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Ill. K-9 makes historic, 500-pound marijuana bust 3 months into job

K-9 Rocco found 498 pounds of marijuana in what police Chief Geoffery Farr said is the largest K-9 drug bust in Blue Island history

By Hank Sanders
The Daily Southtown

BLUE ISLAND, Ill. — The employee of the month at Blue Island Police Department is a toy-obsessed 6-year-old.

A Belgian Malinois named Rocco found 498 pounds of marijuana last week in what police Chief Geoffery Farr said is the largest K-9 drug bust in Blue Island history.

Farr did not disclose much about the active investigation into the origin of the massive drug haul. No charges were filed as of Friday.

Officer Miles O’Brien, a certified K-9 officer with the Blue Island police, is Rocco’s handler. Rocco previously worked for the Minnesota State Police, but the force retired him, making him a free agent who fell into the lap of the Blue Island Police Department.

“He has more seniority than me,” O’Brien said with a smile. “I’m the one learning from him.”

If 6-years-old sounds young, O’Brien said for narcotics and human scent detection he is “right in his prime.”

When the department posted a photo on Facebook of Rocco sitting in front of a mountain of odorless bags filled with marijuana, he immediately became a popular figure. “This handsome boy deserves a medal!” one commenter wrote.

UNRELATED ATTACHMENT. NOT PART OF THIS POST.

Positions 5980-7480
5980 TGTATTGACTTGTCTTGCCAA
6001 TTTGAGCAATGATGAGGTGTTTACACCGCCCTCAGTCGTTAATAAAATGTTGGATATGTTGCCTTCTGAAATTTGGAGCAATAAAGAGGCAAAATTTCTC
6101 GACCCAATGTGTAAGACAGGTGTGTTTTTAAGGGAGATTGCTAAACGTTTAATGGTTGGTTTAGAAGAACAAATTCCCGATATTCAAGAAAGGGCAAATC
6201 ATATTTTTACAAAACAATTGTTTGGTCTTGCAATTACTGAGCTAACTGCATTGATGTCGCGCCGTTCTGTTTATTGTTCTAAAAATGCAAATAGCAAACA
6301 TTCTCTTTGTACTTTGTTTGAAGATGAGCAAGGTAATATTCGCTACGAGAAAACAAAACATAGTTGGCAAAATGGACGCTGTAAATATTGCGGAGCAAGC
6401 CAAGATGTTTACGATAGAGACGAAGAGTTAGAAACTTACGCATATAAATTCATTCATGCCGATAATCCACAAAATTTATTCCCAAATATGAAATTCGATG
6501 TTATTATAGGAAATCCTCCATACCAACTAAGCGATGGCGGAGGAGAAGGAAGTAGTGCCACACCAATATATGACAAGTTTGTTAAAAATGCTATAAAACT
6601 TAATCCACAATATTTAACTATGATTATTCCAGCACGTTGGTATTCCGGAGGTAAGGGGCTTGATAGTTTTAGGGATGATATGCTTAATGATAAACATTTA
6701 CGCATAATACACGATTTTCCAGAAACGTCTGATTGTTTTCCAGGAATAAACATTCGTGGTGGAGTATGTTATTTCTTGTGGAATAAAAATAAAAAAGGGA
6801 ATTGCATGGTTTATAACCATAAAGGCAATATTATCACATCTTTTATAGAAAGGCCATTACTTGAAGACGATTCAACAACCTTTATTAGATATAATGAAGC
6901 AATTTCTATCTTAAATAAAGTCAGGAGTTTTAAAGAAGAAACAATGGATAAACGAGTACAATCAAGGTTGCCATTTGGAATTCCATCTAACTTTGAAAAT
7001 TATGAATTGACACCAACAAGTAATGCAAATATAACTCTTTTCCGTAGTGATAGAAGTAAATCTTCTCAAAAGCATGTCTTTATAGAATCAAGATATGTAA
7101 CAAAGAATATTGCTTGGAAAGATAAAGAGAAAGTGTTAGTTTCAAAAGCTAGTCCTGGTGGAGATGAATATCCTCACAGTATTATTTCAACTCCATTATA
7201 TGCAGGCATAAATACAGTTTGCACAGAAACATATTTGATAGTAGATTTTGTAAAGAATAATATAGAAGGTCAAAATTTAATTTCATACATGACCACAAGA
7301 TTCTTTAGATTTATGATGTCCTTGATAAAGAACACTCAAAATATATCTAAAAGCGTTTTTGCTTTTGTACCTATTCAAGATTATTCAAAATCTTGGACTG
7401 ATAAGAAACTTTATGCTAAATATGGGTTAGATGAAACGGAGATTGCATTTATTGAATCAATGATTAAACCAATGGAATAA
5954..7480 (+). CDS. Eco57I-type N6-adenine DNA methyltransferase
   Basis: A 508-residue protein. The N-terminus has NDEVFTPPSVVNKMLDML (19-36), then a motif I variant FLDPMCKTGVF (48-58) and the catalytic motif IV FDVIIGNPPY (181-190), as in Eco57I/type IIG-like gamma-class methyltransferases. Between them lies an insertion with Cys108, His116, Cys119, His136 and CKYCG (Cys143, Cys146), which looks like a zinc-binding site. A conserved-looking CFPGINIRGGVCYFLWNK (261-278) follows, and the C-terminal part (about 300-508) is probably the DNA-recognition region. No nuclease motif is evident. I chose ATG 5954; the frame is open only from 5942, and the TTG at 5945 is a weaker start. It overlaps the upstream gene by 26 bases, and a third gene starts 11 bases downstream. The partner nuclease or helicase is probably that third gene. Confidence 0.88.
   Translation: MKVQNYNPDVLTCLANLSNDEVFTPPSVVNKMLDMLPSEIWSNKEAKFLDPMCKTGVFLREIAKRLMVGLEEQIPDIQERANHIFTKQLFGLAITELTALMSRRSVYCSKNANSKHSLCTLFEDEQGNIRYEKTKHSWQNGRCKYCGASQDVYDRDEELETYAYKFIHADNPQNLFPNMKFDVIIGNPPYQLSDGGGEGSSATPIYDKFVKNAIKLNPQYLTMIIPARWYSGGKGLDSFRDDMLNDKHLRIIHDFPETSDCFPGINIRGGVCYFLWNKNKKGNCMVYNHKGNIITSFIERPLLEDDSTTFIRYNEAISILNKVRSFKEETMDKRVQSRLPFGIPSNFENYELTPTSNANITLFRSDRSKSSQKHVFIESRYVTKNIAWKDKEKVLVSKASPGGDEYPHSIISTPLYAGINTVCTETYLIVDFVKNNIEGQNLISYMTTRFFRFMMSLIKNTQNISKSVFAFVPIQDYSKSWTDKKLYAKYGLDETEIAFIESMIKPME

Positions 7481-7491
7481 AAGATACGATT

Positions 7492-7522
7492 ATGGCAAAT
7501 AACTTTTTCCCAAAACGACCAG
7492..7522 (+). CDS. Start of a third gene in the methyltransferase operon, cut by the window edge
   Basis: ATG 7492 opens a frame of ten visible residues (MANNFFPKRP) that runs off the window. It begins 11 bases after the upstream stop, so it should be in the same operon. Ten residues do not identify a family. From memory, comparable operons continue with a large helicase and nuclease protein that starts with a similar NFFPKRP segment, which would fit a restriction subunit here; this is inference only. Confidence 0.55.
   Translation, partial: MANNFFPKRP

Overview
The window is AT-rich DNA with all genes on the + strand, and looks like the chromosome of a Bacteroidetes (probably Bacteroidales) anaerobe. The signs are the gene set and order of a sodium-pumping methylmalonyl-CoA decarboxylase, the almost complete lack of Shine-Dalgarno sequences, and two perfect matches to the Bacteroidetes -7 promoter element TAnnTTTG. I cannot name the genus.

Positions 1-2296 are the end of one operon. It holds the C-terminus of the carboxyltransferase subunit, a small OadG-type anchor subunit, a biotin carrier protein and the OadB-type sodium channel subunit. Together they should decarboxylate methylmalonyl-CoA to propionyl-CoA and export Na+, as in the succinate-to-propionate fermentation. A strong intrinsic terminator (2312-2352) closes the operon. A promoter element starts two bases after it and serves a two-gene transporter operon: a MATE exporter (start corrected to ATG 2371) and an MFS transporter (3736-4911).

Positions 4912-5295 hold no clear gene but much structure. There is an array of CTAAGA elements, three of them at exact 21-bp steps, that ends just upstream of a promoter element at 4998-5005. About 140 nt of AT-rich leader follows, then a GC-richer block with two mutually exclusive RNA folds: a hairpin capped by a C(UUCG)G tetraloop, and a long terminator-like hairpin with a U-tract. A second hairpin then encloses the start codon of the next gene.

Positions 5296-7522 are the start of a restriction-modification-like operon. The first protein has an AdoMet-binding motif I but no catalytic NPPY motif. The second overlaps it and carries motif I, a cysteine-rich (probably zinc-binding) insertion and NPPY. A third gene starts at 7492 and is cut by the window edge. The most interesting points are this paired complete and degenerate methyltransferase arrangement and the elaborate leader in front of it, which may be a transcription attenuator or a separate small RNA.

“I hope Rocco is only working 40 hrs a week & I hope he gets cop of the month for his excellence,” another commenter wrote on the post, the most popular of the year for the department with almost 400 likes and 100 comments.

And yet, like every social media star, Rocco has his detractors, with many commenters pointing out that marijuana is legal in the state of Illinois. While the quantity that was discovered is well over the legal limit of 30 grams of raw cannabis, the nation’s changing legal policy could pose a challenge for a dog trying to discern between legal and criminal activity.

But O’Brien said dogs smell marijuana differently than humans, which reduces the odds of a false tip from the canine.

“He is not smelling cannabis as its whole, he is imprinted on a particular chemical that is in THC,” he said, explaining Rocco doesn’t get overly triggered by a random person smoking on the street.

Rocco came to the department three months ago and has lived and trained with O’Brien. But Oct. 16 was just the third week Rocco was on the force, begging the question of how many drugs were missed without the pup’s snout.

“There is always that thought that can go on in your mind,” O’Brien said. “It’s definitely rewarding. Rewarding is an understatement.”

For a drug bust of this size, O’Brien said he gave Rocco some steak to celebrate and planned a relaxing weekend watching football on the couch.

“When he’s at home I let him be a dog,” O’Brien said. “He knows when he’s on and when he’s off. It’s cool seeing that dichotomy in action, live.”


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